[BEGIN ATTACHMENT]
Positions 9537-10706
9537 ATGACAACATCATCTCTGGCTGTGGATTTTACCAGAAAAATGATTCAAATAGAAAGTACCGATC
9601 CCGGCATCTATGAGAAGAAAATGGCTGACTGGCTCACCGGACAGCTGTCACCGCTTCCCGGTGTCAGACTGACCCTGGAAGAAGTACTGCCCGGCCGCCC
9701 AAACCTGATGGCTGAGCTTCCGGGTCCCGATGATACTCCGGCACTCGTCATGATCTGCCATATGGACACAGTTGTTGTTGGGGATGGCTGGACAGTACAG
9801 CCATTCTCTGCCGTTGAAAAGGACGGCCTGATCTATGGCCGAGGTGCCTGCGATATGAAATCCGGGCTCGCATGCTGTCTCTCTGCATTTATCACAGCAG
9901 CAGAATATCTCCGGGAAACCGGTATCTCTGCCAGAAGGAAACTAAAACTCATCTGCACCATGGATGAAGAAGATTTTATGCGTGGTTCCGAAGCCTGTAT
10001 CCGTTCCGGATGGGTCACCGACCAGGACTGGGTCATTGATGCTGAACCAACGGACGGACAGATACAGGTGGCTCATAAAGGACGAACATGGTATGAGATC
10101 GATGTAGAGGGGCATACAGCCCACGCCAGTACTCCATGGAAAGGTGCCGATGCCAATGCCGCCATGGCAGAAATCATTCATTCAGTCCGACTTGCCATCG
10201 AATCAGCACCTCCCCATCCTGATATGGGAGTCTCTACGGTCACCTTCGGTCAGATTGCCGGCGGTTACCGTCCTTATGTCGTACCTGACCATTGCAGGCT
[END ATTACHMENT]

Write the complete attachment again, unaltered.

Positions 9537-10706
9537 ATGACAACATCATCTCTGGCTGTGGATTTTACCAGAAAAATGATTCAAATAGAAAGTACCGATC
9601 CCGGCATCTATGAGAAGAAAATGGCTGACTGGCTCACCGGACAGCTGTCACCGCTTCCCGGTGTCAGACTGACCCTGGAAGAAGTACTGCCCGGCCGCCC
9701 AAACCTGATGGCTGAGCTTCCGGGTCCCGATGATACTCCGGCACTCGTCATGATCTGCCATATGGACACAGTTGTTGTTGGGGATGGCTGGACAGTACAG
9801 CCATTCTCTGCCGTTGAAAAGGACGGCCTGATCTATGGCCGAGGTGCCTGCGATATGAAATCCGGGCTCGCATGCTGTCTCTCTGCATTTATCACAGCAG
9901 CAGAATATCTCCGGGAAACCGGTATCTCTGCCAGAAGGAAACTAAAACTCATCTGCACCATGGATGAAGAAGATTTTATGCGTGGTTCCGAAGCCTGTAT
10001 CCGTTCCGGATGGGTCACCGACCAGGACTGGGTCATTGATGCTGAACCAACGGACGGACAGATACAGGTGGCTCATAAAGGACGAACATGGTATGAGATC
10101 GATGTAGAGGGGCATACAGCCCACGCCAGTACTCCATGGAAAGGTGCCGATGCCAATGCCGCCATGGCAGAAATCATTCATTCAGTCCGACTTGCCATCG
10201 AATCAGCACCTCCCCATCCTGATATGGGAGTCTCTACGGTCACCTTCGGTCAGATTGCCGGCGGTTACCGTCCTTATGTCGTACCTGACCATTGCAGGCT